Law of Cards: Mind Control Prompts Topps to File “Chrome” Application (Maybe)
A month ago I suggested that you should file a trademark application for "Chrome" to give additional protection for your product lines. OK, I may have been pushier than that—I wrote, "Hey, Topps, file a trademark application for CHROME. What do you have to lose?"
It was kind of bossy, I know. I apologize.
But I am glad to see that on June 25, you did exactly what I suggested.
Now, I figure one of three things happened. Either, 1) your attorneys were already in the process of doing this, and I just got lucky predicting it, 2) you followed my advice (in which case I will be issuing you a bill for my standard hourly rate. Although, since it took me seven seconds to write that suggestion, maybe I’ll just write my time off as "business development"), or 3) I have mind control power over Topps.
In my four years at the University of Illinois (in which I received degrees in biochemistry and honors biology), I do not remember a single class that discussed any biological mechanisms for mind control. But I'm still going with option three.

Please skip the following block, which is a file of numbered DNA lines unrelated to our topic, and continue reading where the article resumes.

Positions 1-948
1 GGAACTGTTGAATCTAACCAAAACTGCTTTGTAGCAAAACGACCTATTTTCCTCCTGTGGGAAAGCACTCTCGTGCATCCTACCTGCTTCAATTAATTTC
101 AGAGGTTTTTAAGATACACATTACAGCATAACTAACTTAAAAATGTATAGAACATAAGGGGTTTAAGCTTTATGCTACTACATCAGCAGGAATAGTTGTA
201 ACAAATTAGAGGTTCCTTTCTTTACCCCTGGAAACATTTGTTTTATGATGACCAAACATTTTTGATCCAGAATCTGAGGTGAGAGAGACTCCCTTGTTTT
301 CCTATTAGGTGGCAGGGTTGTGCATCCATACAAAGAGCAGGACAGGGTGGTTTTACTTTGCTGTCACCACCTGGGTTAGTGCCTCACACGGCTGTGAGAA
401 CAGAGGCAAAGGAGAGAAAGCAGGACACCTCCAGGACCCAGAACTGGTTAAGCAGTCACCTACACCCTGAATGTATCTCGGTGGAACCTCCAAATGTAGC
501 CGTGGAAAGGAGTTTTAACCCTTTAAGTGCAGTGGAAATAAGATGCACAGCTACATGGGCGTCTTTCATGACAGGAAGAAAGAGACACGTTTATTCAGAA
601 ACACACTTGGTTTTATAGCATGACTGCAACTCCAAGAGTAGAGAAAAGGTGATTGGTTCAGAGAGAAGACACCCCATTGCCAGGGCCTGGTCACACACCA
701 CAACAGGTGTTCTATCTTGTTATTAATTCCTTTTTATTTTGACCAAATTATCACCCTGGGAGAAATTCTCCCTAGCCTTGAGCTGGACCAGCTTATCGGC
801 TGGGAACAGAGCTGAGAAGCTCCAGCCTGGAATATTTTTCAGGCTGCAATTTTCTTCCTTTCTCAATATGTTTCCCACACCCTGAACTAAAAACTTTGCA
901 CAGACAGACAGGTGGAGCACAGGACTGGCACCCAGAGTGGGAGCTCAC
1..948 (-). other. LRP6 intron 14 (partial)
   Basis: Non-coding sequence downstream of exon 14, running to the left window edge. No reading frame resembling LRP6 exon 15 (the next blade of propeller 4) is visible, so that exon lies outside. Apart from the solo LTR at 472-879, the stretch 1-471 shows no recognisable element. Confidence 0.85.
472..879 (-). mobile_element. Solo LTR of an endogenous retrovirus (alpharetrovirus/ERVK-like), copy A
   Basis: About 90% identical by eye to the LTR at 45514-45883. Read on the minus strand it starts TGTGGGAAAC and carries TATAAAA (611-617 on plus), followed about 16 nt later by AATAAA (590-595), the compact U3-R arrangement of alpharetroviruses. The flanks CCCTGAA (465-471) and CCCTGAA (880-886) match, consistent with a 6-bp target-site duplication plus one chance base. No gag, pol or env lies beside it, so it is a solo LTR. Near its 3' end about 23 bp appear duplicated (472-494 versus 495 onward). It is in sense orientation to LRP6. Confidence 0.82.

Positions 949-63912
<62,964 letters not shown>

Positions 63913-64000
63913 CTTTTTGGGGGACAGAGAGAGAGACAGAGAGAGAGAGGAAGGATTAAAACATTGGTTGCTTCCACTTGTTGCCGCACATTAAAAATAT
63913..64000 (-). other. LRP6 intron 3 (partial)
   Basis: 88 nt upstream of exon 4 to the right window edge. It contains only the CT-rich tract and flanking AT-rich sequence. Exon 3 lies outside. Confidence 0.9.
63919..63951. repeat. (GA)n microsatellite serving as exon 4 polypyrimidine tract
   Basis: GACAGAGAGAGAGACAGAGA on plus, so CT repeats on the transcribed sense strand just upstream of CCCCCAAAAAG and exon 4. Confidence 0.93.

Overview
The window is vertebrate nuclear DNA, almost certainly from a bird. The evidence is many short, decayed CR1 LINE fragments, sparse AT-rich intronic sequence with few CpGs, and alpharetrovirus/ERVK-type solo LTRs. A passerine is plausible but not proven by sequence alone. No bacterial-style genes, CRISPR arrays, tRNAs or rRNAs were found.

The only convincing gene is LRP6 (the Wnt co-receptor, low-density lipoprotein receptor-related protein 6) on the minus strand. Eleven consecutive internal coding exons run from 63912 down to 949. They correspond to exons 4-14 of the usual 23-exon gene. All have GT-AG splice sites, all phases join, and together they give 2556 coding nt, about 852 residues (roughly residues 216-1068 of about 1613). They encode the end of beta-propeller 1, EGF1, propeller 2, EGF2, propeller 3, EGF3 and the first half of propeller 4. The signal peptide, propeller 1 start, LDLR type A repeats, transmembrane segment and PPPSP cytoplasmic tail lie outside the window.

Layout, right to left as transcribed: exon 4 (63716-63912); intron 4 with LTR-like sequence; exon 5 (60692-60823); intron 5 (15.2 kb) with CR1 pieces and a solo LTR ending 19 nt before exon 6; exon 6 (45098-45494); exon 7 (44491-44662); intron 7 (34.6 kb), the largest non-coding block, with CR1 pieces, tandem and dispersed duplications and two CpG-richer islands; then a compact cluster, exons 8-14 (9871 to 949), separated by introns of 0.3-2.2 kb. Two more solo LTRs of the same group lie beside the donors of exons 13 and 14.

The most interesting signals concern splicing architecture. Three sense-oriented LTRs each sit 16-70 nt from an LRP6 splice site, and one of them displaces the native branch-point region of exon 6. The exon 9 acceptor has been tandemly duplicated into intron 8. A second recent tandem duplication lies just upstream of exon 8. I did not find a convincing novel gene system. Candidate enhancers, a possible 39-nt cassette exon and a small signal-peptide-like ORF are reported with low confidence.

And now to put my mind control powers to use:
Hey Topps, why don't you start a trading card set focusing on trading card lawsuits? Imagine the possibilities: triple crossover autos with Jerry Springer, Richard McWilliam and Nico Blauw, a Durantula card signed by both Kevin Durant and Mark Durante, or a Brian Gray/Andrew Luck dual patch. And you could make another (hopefully authorized) card of Christopher Holmes too! Also, and most importantly, you could have the rookie debut Bowman Black card of me, limited to 25 autographs. That would be awesome. And the licensing fees for this product will ensure that all trading card lawsuit participants make money from their lawsuits.
Don't worry, I will only use my mind control powers over you for good.
Legal translation: For good = For good laughs that is.
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